davecl writes "Over the next three days, many new science results will come out from Herschel. The first of these, a view deep inside the stellar nursery of the Eagle Nebula, finds a huge amount of activity, revealing new stars and filaments of dust that could not have been detected by previous telescopes. Also open today is OSHI, the online showcase of Herschel images where all the new science images will be found. Herschel news also available on the Herschel Mission Blog."
Linux Business

Dell To Offer Open Source Bundles 84

Posted by timothy
from the part-of-the-years-long-water-testing-project dept.
ruphus13 writes "Dell has been offering Linux-based machines for a while, especially its Server-class machines. Now, Dell has decided that there are several open source applications that are ready for mainstream consumers. From the post, 'While we've all been speculating about whether Dell is working on Android netbooks, the computer hardware and software vendor was busy bundling open source applications to offer to small- and medium-sized business customers looking for low-cost alternatives to commercial software. The pre-configured "SMB-in-a-box" software is only available in the US for now, but Dell expects to launch a similar offering in Asia by the end of 2009... Although no specifics have been given about which apps are included in Dell's first bundle, it is aimed at the retail sector.' It is going to be interesting to see what Dell picks as the 'must-have' applications for the SMB market."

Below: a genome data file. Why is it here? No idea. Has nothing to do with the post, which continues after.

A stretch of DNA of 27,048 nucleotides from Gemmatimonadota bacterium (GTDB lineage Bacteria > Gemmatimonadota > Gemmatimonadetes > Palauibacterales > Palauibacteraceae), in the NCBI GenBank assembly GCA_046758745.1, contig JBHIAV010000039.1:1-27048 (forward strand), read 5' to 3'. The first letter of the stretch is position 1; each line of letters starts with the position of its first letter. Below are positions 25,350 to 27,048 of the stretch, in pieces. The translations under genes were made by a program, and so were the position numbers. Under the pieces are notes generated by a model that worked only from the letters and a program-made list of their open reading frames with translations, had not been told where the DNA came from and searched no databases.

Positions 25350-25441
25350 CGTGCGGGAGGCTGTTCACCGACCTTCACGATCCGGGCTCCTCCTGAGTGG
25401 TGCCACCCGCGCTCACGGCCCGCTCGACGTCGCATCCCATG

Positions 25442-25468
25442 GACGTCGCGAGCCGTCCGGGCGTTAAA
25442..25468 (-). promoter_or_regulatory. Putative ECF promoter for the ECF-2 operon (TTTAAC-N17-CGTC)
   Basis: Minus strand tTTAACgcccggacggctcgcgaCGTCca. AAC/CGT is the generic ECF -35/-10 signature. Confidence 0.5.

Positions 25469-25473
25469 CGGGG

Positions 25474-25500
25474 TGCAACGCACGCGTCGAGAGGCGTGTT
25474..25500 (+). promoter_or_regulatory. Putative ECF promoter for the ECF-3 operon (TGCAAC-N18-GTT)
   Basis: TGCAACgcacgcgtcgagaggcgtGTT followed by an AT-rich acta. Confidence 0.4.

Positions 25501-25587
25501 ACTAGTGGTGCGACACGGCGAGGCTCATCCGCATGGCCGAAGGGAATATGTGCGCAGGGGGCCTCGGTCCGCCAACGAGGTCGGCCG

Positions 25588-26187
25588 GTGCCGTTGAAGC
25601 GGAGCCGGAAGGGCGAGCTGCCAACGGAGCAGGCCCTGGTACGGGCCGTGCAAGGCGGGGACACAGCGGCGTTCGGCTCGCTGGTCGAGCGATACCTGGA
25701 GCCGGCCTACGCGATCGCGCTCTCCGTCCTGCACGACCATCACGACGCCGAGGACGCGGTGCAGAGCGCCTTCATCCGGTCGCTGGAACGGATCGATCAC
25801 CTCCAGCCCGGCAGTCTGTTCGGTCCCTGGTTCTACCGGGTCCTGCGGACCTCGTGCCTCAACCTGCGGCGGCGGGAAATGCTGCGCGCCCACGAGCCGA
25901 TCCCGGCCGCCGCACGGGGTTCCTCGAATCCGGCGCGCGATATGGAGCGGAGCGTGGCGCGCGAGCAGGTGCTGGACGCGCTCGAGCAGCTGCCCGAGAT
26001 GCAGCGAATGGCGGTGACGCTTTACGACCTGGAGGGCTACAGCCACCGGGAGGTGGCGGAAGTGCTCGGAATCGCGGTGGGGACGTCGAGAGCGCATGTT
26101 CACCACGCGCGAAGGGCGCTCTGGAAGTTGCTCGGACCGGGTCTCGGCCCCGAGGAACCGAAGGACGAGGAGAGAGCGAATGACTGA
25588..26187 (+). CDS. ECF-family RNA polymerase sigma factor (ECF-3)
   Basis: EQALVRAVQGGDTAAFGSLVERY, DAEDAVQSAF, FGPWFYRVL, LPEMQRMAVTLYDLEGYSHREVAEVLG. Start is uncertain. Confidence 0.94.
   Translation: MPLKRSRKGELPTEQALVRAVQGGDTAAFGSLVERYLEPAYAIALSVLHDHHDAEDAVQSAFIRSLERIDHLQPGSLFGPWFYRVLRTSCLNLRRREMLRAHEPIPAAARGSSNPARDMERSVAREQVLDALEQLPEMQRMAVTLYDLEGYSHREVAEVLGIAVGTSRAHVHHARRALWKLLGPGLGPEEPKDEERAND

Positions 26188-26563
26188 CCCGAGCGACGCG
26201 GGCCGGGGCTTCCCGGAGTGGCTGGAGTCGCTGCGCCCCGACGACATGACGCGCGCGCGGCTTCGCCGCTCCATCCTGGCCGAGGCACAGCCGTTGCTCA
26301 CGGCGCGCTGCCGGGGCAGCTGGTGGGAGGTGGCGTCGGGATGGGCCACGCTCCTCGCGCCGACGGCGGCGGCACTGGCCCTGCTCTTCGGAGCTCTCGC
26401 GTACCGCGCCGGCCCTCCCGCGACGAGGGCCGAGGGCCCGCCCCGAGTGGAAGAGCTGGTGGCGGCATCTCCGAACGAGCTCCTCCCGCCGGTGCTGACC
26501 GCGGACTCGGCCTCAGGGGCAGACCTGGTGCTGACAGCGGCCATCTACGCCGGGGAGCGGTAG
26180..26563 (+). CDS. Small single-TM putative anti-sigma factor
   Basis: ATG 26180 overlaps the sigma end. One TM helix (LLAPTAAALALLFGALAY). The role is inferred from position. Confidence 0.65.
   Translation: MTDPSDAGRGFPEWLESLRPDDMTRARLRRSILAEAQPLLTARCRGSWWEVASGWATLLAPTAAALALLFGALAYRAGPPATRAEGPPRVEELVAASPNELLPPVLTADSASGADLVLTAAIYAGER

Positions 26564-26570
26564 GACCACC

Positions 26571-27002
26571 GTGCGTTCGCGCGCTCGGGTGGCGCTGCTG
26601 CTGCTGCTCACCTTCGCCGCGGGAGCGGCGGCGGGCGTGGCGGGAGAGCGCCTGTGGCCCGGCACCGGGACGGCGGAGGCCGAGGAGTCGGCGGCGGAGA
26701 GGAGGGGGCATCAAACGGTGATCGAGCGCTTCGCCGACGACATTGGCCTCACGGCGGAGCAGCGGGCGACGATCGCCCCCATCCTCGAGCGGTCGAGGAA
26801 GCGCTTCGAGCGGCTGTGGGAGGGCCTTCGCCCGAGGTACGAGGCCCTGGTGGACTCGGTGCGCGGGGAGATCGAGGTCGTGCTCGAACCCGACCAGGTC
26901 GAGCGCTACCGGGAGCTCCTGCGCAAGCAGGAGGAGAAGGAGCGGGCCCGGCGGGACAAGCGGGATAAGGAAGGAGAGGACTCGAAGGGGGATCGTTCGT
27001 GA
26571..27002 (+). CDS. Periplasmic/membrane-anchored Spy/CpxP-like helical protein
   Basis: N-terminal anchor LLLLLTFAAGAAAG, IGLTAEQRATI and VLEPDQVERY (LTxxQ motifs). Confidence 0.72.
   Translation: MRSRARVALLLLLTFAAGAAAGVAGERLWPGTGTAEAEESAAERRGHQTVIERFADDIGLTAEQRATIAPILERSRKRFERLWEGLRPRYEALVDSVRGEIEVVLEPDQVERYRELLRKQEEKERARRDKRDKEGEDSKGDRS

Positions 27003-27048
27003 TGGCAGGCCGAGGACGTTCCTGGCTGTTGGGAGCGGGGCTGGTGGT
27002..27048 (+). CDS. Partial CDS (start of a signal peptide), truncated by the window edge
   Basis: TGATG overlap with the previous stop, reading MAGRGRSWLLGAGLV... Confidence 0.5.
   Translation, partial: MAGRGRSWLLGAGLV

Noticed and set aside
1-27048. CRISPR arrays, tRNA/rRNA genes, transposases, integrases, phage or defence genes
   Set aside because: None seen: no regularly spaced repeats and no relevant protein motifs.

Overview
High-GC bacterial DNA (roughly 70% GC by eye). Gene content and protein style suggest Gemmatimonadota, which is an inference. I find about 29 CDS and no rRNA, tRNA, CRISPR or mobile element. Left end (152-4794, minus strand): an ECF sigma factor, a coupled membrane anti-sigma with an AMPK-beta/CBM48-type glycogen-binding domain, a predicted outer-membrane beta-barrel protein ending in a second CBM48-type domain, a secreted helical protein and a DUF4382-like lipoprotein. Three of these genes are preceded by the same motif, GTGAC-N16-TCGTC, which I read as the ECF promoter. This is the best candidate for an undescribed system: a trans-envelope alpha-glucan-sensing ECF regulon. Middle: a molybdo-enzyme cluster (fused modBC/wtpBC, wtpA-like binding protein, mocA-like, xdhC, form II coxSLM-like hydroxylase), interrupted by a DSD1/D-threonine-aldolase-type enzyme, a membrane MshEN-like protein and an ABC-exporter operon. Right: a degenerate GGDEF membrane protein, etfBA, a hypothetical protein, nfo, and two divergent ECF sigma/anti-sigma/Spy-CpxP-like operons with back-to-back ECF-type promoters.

Networking

How Demigod's Networking Problems Were Fixed 65

Posted by Soulskill
from the crunch-time dept.
The launch of Demigod was troubled by piracy and networking difficulties, which publisher Stardock worked quickly to correct. They've now released a documentary that gives a detailed look behind the scenes of diagnosing and fixing those problems. It includes meetings, interviews with the devs, and part of the bug-tracking process during a frenzied 108-hour work week.
Worms

Twitter Gets Slammed By the StalkDaily XSS Worm 145

Posted by Soulskill
from the tweety-bird-gets-the-worm dept.
CurtMonash writes "Twitter was hit Saturday by a worm that caused victims' accounts to tweet favorably about the StalkDaily website. Infection occurred when one went to the profile page of a compromised account, and was largely spread by the kind of follower spam more commonly used by multi-level marketers. Apparently the worm was an XSS attack, exploiting a vulnerability created in a recent Twitter update that introduced support for OAuth, and it was created by the 17-year-old owner of the StalkDaily website. More information can be found in the comment thread to a Network World post I put up detailing the attack, or in the post itself. By evening, Twitter claimed to have closed the security hole."